What Is Flax Meal?

The health uses of flax date back to ancient Egypt and the Roman Empire. According to Purdue University, retailers sell flax in three different forms. Whole flaxseeds sell in bulk and flaxseed oil, also known as linseed oil, is available in capsules or bottles. Flax meal is a third form of flax, which appears to hold the most beneficial properties.

Maximum Benefit

Flax meal is actually ground flaxseeds. Whole flaxseeds are high in omega-3 fatty acids, which have cholesterol-lowering properties. Flaxseeds also contain dietary fiber that helps relieve constipation. According to North Dakota State University, the best way to yield the benefits of whole flaxseeds is to grind them into a fine powder. Better known as flax meal, the ground flaxseeds keep for several months in the refrigerator or freezer, inside an airtight, opaque container.

The Plant

The plant that produces the seeds for flax meal is an upright grower that reaches mature heights between 12 and 36 inches. The flax flower contains five blue petals and an attached boll containing an average of six to eight seeds, according to Purdue University. After a 30- to 40-day maturation period, flaxseeds are ready for harvest. Mature flax contains brown bolls and yellow stems. Threshing releases the brown or gold flaxseeds after ripening. The sooner flaxseed grinding occurs after harvest, the more bountiful the nutritional contents of the flax meal.

Lignans

The flaxseeds used to make flax meal contain chemical compounds that mimic the natural hormone estrogen. These compounds, referred to as lignans, may have the potential to protect the human body against certain cancers, according to the University of Maryland Medical Center. Research is ongoing as to whether the lignans in flax are capable of shrinking tumors and reducing cancer cells as well as preventing breast, colon and skin cancers altogether.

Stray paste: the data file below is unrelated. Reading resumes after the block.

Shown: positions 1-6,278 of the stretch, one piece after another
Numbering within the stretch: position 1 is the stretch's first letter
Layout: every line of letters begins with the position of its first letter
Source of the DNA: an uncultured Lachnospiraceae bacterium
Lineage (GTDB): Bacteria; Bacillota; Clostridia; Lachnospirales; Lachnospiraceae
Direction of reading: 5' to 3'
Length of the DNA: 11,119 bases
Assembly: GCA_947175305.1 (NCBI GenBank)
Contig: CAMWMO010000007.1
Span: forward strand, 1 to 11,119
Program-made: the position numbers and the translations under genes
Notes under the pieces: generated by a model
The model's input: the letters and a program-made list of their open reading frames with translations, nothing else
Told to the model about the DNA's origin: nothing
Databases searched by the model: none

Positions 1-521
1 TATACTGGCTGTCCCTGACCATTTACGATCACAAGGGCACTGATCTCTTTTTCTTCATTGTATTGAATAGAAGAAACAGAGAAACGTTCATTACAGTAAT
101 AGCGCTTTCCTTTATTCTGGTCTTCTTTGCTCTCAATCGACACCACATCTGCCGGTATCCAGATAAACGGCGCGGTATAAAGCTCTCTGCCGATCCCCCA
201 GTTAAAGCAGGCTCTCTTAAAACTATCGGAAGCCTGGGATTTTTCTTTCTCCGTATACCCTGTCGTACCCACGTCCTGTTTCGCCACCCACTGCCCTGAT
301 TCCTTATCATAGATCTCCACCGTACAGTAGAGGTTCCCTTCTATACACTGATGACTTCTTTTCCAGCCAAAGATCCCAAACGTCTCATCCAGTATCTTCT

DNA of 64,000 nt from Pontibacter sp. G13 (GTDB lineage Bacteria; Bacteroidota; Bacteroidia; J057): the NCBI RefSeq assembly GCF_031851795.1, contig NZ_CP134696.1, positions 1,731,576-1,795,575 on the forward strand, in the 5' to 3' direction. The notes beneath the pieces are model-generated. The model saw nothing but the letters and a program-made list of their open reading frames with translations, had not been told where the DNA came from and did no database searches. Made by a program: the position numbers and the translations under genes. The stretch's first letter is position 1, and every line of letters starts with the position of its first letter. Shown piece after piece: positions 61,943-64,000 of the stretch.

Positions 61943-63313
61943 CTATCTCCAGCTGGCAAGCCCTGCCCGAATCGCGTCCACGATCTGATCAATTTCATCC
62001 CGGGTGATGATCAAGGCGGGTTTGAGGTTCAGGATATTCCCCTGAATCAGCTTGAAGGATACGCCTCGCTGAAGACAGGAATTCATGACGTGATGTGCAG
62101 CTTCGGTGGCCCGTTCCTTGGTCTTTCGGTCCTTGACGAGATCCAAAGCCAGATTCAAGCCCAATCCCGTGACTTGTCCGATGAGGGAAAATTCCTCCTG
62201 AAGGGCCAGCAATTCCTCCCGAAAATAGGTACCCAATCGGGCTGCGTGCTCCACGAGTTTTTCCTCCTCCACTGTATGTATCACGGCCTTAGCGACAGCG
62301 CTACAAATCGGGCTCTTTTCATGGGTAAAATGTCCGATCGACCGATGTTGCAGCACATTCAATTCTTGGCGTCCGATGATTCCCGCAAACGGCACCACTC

Uses

Finely ground flax meal easily incorporates into the daily diet. North Dakota State University explains that ¼ cup of flax meal per day is safe and effective. Stirring the ground flaxseeds into fruit juice or sprinkling the flax meal on cereal is just a few ways of adding flax to the diet. Flax meal also has a place in baking as a fat and flour substitute. In recipes that call for flour, flax meal can replace up to one-third of the flour. In recipes that require the addition of fat, substitute ½ cup of flax meal for every 2 to 3 tbsp. of fat.

REFERENCES & RESOURCES
Load comments
PARTNER & LICENSEE OF THE LIVESTRONG FOUNDATION

Copyright © 2019 Leaf Group Ltd. Use of this web site constitutes acceptance of the LIVESTRONG.COM Terms of Use , Privacy Policy and Copyright Policy . The material appearing on LIVESTRONG.COM is for educational use only. It should not be used as a substitute for professional medical advice, diagnosis or treatment. LIVESTRONG is a registered trademark of the LIVESTRONG Foundation. The LIVESTRONG Foundation and LIVESTRONG.COM do not endorse any of the products or services that are advertised on the web site. Moreover, we do not select every advertiser or advertisement that appears on the web site-many of the advertisements are served by third party advertising companies.